With ethical consumerism on the rise, fair trade can be seen as a corporate ploy into one's wallet. In 2009 a study commissioned by TransFair USA found that 93 percent of so-called ethical consumers reported a positive perception of the host brand when the fair trade-certified label was present. Such a high number offers fuel to corporations seeking inroads to a growing demographic willing to pay above-market prices for the promises-albeit unseen, in the vast majority of cases-of fair trade.

As an example, Wagner of TransFair USA cites Starbucks, which only reluctantly entered the fair trade movement in 2000. Though the Seattle-based coffee giant now purchases more fair trade coffee than anyone, fair trade-certified blends represent a fraction of the company's total volume. Most of its coffee--81 percent in 2009--is certified by another process called C.A.F.E. (Coffee and Farmer Equity) Practices. Even so, Starbucks enjoys the benefit from aligning itself with the fair trade movement.

"In this way, perception becomes reality," DeCarlo says. She believes the large-scale corporate outlook runs counter to fair trade's small-scale production model.

Insincerity from retailers, if even in perception alone, could sidetrack the movement.

Fast forwarding fair trade

With room to grow in both market penetration and products, the fair trade system can benefit from consistent scrutiny and a holistic outlook.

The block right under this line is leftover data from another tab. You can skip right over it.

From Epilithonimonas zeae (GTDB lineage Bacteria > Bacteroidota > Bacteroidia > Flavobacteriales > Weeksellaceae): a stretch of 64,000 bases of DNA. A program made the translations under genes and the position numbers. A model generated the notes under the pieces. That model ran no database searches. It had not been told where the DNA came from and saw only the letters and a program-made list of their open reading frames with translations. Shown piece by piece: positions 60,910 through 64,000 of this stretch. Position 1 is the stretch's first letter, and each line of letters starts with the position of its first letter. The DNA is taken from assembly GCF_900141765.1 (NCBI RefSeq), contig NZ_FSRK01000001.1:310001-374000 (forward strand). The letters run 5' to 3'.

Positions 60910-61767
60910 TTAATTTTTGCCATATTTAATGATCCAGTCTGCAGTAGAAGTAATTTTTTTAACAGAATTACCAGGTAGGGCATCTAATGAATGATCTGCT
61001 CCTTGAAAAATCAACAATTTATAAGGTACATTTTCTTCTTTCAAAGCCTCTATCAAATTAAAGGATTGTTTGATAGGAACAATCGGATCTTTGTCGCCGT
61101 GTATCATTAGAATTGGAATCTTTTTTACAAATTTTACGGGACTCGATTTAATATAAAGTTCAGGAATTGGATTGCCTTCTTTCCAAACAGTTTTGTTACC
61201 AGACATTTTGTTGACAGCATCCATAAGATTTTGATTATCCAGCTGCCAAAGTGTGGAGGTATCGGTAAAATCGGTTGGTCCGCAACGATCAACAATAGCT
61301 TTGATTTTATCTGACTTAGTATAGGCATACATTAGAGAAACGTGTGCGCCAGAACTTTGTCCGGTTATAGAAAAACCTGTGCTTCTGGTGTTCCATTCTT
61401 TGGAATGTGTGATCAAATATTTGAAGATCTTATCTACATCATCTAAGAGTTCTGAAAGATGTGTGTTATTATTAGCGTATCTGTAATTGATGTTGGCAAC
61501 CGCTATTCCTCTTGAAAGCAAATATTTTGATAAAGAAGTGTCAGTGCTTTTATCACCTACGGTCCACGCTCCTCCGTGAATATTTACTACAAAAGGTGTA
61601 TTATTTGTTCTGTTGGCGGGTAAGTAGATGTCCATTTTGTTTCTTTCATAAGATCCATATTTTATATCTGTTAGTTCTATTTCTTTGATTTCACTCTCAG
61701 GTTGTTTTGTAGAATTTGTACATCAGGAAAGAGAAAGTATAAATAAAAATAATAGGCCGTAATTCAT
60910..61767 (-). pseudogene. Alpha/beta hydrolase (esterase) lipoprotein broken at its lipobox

"Catholic Relief Services is clear that fair trade is but one part of people leading more fair and full lives, but we shouldn't overstate it," DeCarlo says. "Sound governance and infrastructure are of central importance."

In a decade, fair trade skeptic Kent believes, fair trade will have increased its market share a few points but will flatline thereafter.

"In spite of the evangelicalism of the fair trade movement, there's nothing to indicate it will ever be more than a niche market," Kent says. "It's not for lack of effort, but simply that the entire Western mercantile system works against it."

Fair trade products, as Malo's story shows, are limited to a specific scale simply by the way cooperatives produce their goods. "There's only so much these workers can produce in a year," Kent says.

Ultimately, fair trade's mainstream success resides in a balance between capitalist business objectives and activist outreach tied to the ethical concerns that inspired its creation. Such is the only way, its loudest proponents argue, that fair trade can ensure a better, more ethical, and human future. 

This article appeared in the November 2010 issue of U.S. Catholic (Vol. 75, No. 11, pages 12-16).

Image: Tom Wright